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Stonehenge The Sleepy Hollow of transport policy

Members of the Freight Transport Association (FTA) in the South West continue to call on the Government to make a decision regarding improvements to the A303 in the area of Stonehenge in order to benefit both the efficiency of this major trade route and the preservation of the historic monument. Despite the importance of the project and the fact that following a public inquiry in 2004, the inspector recommended a new dual carriageway which would include a 2.1km long bored tunnel in order to remove the effects of the road and its traffic on the prehistoric site, there has been no progress. In 2005 the then Secretary of State for Transport Alistair Darling announced a further review, the findings of which would be considered by a cross-Government Steering Group. Since then, nothing.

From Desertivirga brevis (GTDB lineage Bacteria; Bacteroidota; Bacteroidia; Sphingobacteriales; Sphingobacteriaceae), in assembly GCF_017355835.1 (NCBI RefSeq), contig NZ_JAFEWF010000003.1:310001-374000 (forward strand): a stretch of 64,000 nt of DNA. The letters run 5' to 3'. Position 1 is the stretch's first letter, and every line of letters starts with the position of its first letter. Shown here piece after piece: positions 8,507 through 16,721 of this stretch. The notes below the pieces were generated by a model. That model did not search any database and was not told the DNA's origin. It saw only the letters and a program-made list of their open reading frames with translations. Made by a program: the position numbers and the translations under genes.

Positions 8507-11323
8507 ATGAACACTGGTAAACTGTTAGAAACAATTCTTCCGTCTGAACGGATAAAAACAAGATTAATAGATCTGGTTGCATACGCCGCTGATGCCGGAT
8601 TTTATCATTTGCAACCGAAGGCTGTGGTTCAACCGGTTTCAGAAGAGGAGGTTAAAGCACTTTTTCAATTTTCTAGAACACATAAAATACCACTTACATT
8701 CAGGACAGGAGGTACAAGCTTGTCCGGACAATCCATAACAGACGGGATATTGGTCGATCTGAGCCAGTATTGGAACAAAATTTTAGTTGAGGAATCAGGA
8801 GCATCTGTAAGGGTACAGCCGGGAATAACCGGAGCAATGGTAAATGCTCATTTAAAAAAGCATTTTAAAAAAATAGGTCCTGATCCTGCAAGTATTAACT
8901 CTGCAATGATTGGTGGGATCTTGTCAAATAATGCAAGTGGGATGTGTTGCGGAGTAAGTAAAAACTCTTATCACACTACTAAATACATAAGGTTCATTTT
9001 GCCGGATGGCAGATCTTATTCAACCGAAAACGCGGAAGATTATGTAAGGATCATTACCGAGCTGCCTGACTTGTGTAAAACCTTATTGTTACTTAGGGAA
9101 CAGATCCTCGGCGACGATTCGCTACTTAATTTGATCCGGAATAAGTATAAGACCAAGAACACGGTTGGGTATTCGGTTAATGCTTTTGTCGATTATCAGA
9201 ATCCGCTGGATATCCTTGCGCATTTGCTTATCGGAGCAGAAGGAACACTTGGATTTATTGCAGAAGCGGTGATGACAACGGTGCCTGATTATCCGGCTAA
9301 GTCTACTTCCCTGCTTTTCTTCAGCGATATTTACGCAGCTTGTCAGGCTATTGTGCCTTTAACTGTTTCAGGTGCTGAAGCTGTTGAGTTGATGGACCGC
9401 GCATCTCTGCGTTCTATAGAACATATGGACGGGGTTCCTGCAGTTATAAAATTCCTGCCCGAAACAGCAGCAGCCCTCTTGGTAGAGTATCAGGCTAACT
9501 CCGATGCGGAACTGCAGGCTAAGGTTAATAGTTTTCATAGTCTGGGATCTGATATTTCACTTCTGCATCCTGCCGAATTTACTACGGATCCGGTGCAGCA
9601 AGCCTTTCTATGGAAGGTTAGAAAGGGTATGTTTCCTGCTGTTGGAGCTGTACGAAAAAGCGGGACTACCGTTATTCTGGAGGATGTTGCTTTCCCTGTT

FTA's Regional Policy Manager for the South West, Ian Gallagher, said, 'Stonehenge is one of Britain's treasures and it is flanked by a highly important trade route, the A303. We have all waited far too long for a decision on what is to be done to mitigate the visual intrusion at this world heritage site, and to improve the quality of this essential economic route to the South West of England.

'FTA, and its members using the road, urge new Secretary of State Ruth Kelly to expedite a decision for which all interested parties have waited too long. If our prehistoric ancestors could construct something as complex and inspiring as Stonehenge, then why is it so difficult for our 21st century Government to provide us with a bypass which would benefit both environment and economy?

'Since 1991 there have been over 50 alternative routes for the bypass considered. A decision is now urgent. All the time the Government delays in making its mind up the cost of the project increases, as do the costs to industry of the continuing delays on the A303. Whichever route is finally decided on, let's get on with it.'

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